The Naples Depot Museum

The Depot Museum in Naples FL is part of the Collier County Museum system. It is located in the former Naples railroad terminal building. There are exhibits illustrating the history of transportation in the area, from the offshore coastal boats to the railroads to the automobile highway.

In the 1910s and 1920s, most of Florida was empty, and most travel was by boat. In 1927 the railroads reached Naples, and the tourist trade began as northeasterners began arriving at local beach hotels for the winter. In the 1930’s, Highway 41 connected Naples to Tampa Bay by road, and in the 1950’s this roadway was extended over to Miami. And in the 1960’s regular air service was begun between Naples and the northeast.

Here are some photos from a visit to the museum.

The museum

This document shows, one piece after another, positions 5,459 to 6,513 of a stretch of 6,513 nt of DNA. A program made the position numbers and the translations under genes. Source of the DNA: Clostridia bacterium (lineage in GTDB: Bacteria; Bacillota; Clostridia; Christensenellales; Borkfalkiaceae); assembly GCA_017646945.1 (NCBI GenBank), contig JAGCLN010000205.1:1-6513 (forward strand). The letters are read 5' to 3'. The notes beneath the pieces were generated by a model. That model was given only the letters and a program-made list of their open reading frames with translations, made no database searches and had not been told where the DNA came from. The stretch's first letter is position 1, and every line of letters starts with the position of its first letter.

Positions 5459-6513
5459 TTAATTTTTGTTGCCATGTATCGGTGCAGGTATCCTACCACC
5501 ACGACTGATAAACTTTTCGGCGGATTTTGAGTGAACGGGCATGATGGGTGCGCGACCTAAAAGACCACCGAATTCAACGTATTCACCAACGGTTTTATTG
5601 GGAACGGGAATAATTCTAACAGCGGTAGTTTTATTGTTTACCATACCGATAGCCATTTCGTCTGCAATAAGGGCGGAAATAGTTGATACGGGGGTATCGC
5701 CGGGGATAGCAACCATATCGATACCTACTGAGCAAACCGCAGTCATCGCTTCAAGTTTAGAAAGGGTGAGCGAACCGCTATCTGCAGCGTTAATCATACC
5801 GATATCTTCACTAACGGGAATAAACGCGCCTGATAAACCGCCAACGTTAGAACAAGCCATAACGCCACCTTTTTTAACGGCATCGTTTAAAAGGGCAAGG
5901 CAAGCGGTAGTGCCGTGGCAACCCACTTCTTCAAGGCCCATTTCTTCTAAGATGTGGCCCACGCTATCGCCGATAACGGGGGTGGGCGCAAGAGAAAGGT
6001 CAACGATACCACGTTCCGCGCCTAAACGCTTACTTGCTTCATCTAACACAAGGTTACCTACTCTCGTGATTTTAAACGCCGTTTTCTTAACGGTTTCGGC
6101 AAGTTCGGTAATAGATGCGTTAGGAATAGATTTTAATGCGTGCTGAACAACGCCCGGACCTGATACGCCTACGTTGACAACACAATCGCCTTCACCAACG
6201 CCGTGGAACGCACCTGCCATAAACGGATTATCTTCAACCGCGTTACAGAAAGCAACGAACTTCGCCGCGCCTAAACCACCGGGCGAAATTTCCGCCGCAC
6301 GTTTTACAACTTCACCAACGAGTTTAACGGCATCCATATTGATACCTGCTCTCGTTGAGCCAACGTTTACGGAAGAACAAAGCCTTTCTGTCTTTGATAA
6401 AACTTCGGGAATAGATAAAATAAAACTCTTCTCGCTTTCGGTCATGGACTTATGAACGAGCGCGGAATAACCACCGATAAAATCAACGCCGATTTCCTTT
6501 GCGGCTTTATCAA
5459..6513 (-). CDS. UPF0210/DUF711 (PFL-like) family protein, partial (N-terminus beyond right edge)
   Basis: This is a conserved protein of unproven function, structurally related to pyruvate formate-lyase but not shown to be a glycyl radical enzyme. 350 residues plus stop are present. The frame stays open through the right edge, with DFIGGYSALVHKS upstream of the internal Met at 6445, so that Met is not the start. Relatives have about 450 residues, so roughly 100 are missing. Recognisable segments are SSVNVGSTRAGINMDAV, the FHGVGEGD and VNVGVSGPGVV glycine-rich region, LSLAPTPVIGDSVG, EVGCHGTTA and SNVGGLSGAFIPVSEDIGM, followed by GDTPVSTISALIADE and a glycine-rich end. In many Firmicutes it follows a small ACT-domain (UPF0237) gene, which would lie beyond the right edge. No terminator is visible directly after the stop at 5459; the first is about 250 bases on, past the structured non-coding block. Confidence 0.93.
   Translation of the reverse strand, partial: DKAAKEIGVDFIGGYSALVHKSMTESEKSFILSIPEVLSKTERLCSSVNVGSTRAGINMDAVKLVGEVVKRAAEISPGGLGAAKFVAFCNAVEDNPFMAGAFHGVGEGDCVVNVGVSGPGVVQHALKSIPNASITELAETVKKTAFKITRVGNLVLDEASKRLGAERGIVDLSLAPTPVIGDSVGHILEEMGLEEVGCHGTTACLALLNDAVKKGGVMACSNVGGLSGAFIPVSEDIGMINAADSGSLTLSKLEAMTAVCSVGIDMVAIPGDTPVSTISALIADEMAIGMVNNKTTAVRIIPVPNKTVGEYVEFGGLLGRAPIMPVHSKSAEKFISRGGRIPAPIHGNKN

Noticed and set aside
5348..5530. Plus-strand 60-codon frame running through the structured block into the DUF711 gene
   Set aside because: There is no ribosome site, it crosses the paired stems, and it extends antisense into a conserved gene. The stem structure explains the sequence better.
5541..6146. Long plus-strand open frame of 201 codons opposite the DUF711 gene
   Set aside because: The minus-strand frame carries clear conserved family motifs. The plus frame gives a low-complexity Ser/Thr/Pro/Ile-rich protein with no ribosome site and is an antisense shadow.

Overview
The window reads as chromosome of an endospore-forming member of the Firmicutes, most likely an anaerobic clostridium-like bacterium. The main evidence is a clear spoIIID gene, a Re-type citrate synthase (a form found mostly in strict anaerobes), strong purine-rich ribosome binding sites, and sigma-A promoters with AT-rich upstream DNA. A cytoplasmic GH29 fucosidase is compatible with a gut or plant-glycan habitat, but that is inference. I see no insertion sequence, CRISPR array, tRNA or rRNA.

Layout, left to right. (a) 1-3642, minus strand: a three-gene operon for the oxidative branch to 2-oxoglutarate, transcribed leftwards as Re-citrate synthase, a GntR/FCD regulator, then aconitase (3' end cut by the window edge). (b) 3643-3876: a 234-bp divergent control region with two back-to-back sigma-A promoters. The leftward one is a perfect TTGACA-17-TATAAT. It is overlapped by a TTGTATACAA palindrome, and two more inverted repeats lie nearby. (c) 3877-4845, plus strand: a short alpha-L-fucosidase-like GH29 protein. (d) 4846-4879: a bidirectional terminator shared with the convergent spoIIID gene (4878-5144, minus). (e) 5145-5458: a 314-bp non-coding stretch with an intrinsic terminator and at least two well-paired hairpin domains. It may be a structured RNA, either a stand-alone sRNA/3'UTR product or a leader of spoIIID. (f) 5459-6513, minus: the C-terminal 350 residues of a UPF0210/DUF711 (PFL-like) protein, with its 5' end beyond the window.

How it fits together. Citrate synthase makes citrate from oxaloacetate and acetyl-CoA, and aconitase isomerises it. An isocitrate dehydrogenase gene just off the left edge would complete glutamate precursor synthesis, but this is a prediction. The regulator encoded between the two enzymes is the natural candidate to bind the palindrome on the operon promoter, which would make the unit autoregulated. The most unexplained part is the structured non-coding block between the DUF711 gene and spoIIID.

A wooden “mullet boat”. Used for fishing as well as traveling between the barrier islands and the mainland.

A model of the “Bon Temps”. Small boats like this ferried passengers across the intercoastal and also carried cargo up and down the coast.

A caboose and railroad car on display

A passenger car from the Seaboard Airline Railroad. The interior is being refurbished.

A collection of items used in the railroad cars

Early transportation—a muledrawn cart

1922 Ford Model T. Route 41, the first major roadway connecting the Gulf Coast of Florida to the rest of the US, was built in the 1930’s.

“Tumble Bug”. One of many home-made “swamp buggies” that served to travel on muddy local roads as well as cross-country in swampy areas.

1955 Chevy Bel Aire. As part of the Federal highway project in the 50’s and 60’s, Highway 41 was extended across Florida, connecting Naples and Miami. Because the road ran through the Everglades, it became known as “Alligator Alley”.

Artifacts from the Providence-Boston Airline, which began flying into Naples in the 1960’s.

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